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New year, new rules for Airbnbs in North Adams? City Council gives initial OK to a short-term rental ordinance

the outside of 182 East Main Street in North Adams

The North Adams City Council advanced an ordinance that would govern short-term rentals. This property at 182 East Main St. in North Adams is rented out on a short-term basis on Airbnb.

NORTH ADAMS — The new year will likely bring new regulations for short-term rentals in North Adams, like those handled through Airbnb and Vrbo. After a year of ongoing development and debate, the City Council voted 7-2 Tuesday to back a proposed ordinance with short-term rental rules.

To make it final, the council will have to take a second vote.

What the ordinance would do: It requires short-term rentals to be registered with the city, get annual inspections, and post emergency-related information in the rental.

It spells out which zones of the city will allow certain types of rentals “by right,” and where a special permit would be needed. It explicitly requires short-term rentals to meet certain parts of the state building code.

It also requires someone in the area to be responsible for the rental. If the owner doesn’t primarily live at the property or adjacent to it, there must be a designated managing agent within 25 miles.

What supporters said: “I think the most important part is there, and that is we put something in place with some kind of safety [measures] ... It’s a start,” Councilor Keith Bona said Tuesday night.

He and Councilor Ashley Shade both said the rules may need tweaks. “This is not the end of us talking about this,” Shade said. “We will have to make adjustments along the way.”

Those opposed: Councilor Marie Harpin and Jennifer Barbeau cast the two votes in opposition.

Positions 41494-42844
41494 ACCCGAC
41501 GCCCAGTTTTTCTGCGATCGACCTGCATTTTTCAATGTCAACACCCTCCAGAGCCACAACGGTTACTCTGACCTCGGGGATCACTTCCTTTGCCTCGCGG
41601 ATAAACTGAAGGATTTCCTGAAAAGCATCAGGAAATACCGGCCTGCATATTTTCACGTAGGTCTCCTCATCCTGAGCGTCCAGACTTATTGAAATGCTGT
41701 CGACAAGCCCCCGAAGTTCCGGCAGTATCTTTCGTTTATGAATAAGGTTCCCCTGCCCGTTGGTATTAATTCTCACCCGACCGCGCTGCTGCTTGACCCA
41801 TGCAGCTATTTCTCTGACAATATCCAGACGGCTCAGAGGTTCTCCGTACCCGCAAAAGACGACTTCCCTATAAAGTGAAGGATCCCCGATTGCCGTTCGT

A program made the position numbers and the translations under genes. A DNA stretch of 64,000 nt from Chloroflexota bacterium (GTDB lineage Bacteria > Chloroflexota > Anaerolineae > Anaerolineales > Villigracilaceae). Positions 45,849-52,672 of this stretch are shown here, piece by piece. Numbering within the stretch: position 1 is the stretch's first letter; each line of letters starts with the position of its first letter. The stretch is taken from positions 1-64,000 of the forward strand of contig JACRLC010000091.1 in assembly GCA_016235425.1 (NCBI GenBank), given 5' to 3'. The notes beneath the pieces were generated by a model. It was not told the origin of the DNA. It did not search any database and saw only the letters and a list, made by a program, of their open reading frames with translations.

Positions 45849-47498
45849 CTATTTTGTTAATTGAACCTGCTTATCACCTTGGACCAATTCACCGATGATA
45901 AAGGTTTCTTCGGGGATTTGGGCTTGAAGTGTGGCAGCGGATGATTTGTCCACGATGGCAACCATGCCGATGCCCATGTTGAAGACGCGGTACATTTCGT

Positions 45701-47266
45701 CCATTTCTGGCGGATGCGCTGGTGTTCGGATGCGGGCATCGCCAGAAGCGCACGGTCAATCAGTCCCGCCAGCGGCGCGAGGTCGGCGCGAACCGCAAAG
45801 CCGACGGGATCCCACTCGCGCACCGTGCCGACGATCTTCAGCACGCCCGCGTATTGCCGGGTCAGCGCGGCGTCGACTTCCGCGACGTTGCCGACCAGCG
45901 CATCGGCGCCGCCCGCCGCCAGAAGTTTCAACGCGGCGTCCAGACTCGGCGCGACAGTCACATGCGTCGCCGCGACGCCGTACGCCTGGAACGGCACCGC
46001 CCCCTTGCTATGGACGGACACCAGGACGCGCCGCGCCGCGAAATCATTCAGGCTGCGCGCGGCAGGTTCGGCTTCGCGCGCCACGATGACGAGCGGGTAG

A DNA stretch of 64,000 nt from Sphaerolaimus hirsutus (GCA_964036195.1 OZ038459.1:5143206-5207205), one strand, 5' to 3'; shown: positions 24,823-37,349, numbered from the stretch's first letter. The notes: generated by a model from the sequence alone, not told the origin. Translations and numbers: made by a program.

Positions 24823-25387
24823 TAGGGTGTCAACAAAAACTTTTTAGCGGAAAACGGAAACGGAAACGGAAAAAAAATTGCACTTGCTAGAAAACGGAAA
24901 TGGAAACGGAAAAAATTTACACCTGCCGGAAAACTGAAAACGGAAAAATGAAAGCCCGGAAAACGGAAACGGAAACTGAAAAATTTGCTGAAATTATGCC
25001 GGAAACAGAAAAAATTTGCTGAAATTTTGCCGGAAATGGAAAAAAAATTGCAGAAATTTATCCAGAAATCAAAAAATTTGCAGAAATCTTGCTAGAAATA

“It’s an overreach of our city, and I don’t believe we have a rollout plan in place,” Barbeau said Thursday, when asked about her vote.

Harpin offered similar comments. “I just thought it was over-regulation and I don’t believe the city actually has the resources to implement it,” she said. If there are resources, she wants to see them put toward reducing blight. “It think we should be concentrating on abandoned properties and dilapidated properties in people’s neighborhoods.”

When asked earlier this month about the safety inspections, North Adams Building Inspector Bill Meranti said his department will work with owners for timely scheduling. “We are certainly going to work with them to not interrupt business,” he said.

The backstory: For the past year, the council has been discussing an ordinance in meetings and public hearings. Most recently, in early December, the Planning Board voted to approve it.

What’s next: The proposal will get a legal review from the city solicitor. Then the council will take a second and final vote. The council next meets Jan. 10.

Greta Jochem can be reached at gjochem@berkshireeagle.com or 413-496-6272.

Reporter

Greta Jochem, a Report for America Corps member, joined the Eagle in 2021. Previously, she was a reporter at the Daily Hampshire Gazette. She is also a member of the investigations team.

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